We spend an incredible amount of money on jails. Imagine if we had an equal amount of money to spend on rehabs and drug education. Imagine if we actually wanted to help drug addicted people instead of castigating them and throwing them away like yesterday’s news.

We have many dedicated people in the addiction field trying to unlock the mysteries of the brain, why some people are prone to addiction and some aren’t, why some people can seemingly conquer this disease and some are tethered to their drug of choice for life. It’s important to understand that addiction is not a moral failing – it’s a disease, a legitimate brain disease. I always caution parents to make the distinction between their child and their disease. You can make sure they understand that you love them but hate their disease.

The only consolation my husband and I have is knowing our child went to his death knowing how much he was loved. We did everything we could to help him and he did try to help himself, voluntarily entering rehabs. The major deterrent for a successful rehab is the short amount of time spent in one. It’s hard to take a person who has been addicted for many years and then expect them to be “cured” in thirty days. Addiction requires a multi pronged approach and of course the desire for the addicted person to truly want sobriety.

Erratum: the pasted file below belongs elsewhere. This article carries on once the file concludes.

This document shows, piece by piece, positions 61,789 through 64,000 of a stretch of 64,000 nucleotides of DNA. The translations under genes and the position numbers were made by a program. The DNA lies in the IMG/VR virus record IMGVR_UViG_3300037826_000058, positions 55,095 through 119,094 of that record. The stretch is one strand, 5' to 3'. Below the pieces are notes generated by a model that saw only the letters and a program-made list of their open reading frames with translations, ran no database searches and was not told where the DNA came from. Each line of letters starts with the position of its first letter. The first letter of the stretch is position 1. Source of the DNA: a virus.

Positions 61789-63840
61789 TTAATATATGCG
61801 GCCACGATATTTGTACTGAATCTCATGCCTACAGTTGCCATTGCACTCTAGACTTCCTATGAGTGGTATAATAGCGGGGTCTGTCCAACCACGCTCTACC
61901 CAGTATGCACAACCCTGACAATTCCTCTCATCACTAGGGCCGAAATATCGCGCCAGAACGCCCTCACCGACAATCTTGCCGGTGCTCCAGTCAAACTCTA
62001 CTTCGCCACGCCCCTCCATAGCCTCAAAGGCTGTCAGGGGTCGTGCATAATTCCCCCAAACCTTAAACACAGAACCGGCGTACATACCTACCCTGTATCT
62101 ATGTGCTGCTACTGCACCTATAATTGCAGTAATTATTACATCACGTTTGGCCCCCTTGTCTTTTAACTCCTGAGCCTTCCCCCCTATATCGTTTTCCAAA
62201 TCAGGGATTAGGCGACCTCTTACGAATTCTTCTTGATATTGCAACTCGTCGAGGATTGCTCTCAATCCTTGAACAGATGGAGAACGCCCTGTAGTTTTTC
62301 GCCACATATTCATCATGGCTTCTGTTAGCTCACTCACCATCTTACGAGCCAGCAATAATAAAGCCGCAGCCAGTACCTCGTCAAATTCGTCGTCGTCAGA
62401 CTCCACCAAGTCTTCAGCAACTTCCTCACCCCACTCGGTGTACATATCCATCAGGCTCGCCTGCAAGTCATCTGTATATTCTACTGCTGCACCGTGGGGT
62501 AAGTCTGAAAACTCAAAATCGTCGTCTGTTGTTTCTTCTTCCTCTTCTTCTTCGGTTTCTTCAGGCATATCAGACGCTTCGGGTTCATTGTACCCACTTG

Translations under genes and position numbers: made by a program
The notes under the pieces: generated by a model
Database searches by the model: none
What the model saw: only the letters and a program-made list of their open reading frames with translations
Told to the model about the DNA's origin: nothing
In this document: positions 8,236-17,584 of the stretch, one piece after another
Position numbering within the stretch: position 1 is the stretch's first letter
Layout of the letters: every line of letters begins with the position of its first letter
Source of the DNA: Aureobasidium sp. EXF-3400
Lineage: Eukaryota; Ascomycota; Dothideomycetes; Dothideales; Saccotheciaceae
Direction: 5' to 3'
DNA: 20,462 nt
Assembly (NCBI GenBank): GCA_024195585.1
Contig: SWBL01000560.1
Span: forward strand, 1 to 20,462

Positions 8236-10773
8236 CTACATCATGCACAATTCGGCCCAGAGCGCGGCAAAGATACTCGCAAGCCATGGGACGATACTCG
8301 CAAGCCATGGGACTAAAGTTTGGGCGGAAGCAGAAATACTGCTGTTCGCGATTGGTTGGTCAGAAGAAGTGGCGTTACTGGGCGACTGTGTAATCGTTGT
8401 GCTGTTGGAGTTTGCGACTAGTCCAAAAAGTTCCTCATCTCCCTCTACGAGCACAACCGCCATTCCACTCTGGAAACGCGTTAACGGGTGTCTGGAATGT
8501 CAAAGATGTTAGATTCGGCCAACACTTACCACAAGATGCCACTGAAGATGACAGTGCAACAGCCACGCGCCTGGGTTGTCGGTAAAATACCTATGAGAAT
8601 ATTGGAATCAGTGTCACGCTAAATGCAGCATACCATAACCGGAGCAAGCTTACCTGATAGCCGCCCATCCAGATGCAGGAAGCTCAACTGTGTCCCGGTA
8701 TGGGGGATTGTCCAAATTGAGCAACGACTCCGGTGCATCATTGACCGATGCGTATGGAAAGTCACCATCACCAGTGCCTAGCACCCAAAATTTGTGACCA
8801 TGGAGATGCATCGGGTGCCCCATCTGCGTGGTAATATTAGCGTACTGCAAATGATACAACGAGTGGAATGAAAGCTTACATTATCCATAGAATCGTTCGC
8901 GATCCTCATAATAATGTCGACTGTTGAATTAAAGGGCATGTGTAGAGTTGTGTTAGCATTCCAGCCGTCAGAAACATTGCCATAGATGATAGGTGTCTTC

Our son wanted sobriety and freedom from drugs but his addiction, what I call the Addiction Monster, was stronger than him. I don’t believe it has to be this way. I believe if we truly want to help people we must step up our efforts in the research field, fund these researchers who are working so hard to solve the riddle of the addicted brain. We need to begin educating our children at an early age.

Children are hearing about drugs from their classmates, siblings and friends. They hear how cool it is to do drugs. We need to countermand this information by speaking – and listening – to our kids from an early age. We can’t afford to wait until they’re older. Their heads are being filled with misinformation so it behooves us to arm them with the facts.

So do your best to raise a healthy, socially responsible good citizen but be prepared for the day that may come when you discover your heretofore sweet, innocent child has succumbed to the Addiction Monster, right under your very nose. It’s a heartbreaking slap in the face.

My sincere hope is that this never happens in your family. If it does, you will need a lot of compassion and understanding. You will then realize that as good a parent as you are, you can still find yourself in the battle of a lifetime – the battle to save your child from the Addiction Monster.

Sheryl has written 4 books on addiction and drugs. Her best-selling book “The Addiction Monster and the Square Cat” is aimed at children ages ten and up. For more information on the author and her books please visit her website at